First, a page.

The men who constituted Russia's Provisional government in 1917 knew from their predecessor’s demise in the February Revolution that they needed at least to alleviate the country's economic crisis. But popular enthusiasm for the revolution did not translate into a concerted national struggle for economic recovery. Production slumped, shortages worsened, prices rose and strikes proliferated. By the time that the Bolsheviks seized power in the autumn, the economy was in a far worse condition than in February. And at the epicentre of this collapse was a deepening transport crisis. So, what went wrong on the logistical front for Russia’s would-be saviours? This chapter explores how ministers understood the problem, how they addressed it, and why their efforts ultimately failed.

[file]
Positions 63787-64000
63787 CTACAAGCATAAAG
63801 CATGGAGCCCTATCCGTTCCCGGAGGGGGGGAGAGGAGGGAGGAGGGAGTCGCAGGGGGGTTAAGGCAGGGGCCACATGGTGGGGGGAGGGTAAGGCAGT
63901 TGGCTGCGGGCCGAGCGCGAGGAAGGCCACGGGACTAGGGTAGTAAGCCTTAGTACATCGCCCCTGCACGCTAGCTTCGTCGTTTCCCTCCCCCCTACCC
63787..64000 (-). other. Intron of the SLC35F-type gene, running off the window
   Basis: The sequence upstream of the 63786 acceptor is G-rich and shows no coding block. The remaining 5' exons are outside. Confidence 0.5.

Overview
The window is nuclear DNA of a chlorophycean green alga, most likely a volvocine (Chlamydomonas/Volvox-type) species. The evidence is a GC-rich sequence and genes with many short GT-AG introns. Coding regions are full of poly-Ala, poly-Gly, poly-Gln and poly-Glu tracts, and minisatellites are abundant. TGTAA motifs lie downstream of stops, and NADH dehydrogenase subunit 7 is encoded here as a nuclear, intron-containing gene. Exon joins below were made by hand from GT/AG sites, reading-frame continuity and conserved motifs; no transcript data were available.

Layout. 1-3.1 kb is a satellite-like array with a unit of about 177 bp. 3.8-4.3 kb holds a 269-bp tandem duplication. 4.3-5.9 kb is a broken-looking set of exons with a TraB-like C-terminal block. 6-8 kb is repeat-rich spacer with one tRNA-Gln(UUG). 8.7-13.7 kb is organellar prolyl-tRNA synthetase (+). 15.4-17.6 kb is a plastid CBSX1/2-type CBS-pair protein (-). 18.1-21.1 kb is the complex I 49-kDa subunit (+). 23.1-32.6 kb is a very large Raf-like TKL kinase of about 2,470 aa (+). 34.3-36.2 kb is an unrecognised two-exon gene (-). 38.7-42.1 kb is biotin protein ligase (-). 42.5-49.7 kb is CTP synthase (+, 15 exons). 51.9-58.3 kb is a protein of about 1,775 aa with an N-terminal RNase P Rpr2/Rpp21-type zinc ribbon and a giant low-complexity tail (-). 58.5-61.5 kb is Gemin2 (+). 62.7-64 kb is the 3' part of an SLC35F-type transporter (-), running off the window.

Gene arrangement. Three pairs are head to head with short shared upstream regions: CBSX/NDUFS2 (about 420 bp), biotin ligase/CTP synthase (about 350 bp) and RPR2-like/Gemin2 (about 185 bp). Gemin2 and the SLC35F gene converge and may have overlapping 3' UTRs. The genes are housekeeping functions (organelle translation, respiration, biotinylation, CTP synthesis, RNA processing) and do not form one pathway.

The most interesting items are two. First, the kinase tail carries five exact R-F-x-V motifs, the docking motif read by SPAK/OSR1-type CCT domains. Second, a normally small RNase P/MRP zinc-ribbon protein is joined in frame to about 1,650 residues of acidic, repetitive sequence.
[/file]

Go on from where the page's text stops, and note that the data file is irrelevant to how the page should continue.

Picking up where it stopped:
|Title of host publication||Bloomsbury Handbook of the Russian Revolution|
|Place of Publication||London|
|Publication status||Accepted/In press - 2022|